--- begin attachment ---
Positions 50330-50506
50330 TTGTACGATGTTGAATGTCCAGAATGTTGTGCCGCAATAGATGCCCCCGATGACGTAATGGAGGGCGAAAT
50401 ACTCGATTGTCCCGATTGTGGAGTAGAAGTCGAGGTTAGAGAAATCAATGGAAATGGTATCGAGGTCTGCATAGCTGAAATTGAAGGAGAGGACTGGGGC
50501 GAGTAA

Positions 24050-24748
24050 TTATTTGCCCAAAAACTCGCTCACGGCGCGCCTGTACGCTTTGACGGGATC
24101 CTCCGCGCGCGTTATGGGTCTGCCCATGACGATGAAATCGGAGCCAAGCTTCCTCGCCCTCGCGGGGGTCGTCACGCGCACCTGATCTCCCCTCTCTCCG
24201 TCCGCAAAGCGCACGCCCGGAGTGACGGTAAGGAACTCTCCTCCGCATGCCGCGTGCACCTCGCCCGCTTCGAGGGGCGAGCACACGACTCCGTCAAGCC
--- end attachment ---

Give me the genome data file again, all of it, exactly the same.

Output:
Positions 50330-50506
50330 TTGTACGATGTTGAATGTCCAGAATGTTGTGCCGCAATAGATGCCCCCGATGACGTAATGGAGGGCGAAAT
50401 ACTCGATTGTCCCGATTGTGGAGTAGAAGTCGAGGTTAGAGAAATCAATGGAAATGGTATCGAGGTCTGCATAGCTGAAATTGAAGGAGAGGACTGGGGC
50501 GAGTAA

Positions 24050-24748
24050 TTATTTGCCCAAAAACTCGCTCACGGCGCGCCTGTACGCTTTGACGGGATC
24101 CTCCGCGCGCGTTATGGGTCTGCCCATGACGATGAAATCGGAGCCAAGCTTCCTCGCCCTCGCGGGGGTCGTCACGCGCACCTGATCTCCCCTCTCTCCG
24201 TCCGCAAAGCGCACGCCCGGAGTGACGGTAAGGAACTCTCCTCCGCATGCCGCGTGCACCTCGCCCGCTTCGAGGGGCGAGCACACGACTCCGTCAAGCC